Cold air damming: It’s one of my least favorite things to forecast any time of the year. It can be painful just looking at a temperature map of the Northeast on a day like today. It’s in the 70s as close as Connecticut, but clouds, rain and a northeast wind keep us locked in the 40s and 50s.

This type of set-up happens much more frequently in the spring, when the ocean is still cool, but the airmass attempting to build in is warm.

It’s worth noting that September 2018 goes down as the fifth warmest on record in Portland, tying the year 2005. Reliable temperature records have been kept since 1941 — not a remarkably long period — but enough to note that five of the top ten warmest Septembers have occurred in the last decade.

While it’s cool outside now, there are signs we’re not done with warmth yet.

Skipping ahead to this weekend, warmth is possible on Sunday, and it may turn even warmer next week. An upper-level ridge will push the jet stream north of us Tuesday and Wednesday. With sunshine and the right wind direction (west or southwest), we’ll easily hit the 70s and could even touch 80 degrees.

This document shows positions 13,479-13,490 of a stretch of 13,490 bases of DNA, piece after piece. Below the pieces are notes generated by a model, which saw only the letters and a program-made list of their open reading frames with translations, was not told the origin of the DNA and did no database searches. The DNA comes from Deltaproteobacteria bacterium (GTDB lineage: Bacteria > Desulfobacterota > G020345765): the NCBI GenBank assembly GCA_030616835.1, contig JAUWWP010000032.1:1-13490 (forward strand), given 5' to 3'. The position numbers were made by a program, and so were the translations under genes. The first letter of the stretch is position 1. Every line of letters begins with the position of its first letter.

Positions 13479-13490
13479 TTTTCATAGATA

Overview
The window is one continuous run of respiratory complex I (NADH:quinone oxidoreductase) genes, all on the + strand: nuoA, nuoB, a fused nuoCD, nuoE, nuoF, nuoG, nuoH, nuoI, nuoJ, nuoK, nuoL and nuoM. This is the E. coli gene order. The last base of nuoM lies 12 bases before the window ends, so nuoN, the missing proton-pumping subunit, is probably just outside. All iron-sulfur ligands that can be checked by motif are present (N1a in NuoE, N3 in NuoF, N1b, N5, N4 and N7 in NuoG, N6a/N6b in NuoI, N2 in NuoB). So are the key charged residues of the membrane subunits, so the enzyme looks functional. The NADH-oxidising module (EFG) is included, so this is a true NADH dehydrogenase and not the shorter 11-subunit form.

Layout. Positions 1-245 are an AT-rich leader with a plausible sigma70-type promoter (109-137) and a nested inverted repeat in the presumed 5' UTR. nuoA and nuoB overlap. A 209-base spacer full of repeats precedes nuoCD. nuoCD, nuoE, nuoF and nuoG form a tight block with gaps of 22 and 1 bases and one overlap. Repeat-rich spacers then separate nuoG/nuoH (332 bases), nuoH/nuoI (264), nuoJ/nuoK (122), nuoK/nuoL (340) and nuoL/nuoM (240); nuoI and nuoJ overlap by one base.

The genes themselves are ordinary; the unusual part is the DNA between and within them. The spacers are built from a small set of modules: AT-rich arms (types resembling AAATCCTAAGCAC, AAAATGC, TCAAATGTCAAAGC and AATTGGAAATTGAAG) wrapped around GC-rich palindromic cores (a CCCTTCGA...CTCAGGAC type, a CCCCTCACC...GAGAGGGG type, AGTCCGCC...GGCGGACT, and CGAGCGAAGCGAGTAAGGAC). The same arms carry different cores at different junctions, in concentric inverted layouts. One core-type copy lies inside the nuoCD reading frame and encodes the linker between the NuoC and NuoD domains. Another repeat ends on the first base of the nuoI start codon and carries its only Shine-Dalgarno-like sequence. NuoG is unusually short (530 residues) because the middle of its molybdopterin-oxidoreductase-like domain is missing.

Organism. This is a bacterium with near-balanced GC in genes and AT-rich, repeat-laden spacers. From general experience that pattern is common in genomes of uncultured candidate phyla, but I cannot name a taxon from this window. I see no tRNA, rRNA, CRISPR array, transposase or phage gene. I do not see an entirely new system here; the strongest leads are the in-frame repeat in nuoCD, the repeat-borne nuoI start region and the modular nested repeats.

On the flip side of this ridge, winter may be making an appearance though. Cold and potentially the season’s first snow is possible in Montana and the Dakotas, while we’re in the warmth.

We’ll keep an eye on this over the next several days, but if you like mild weather, next week may have some to offer.

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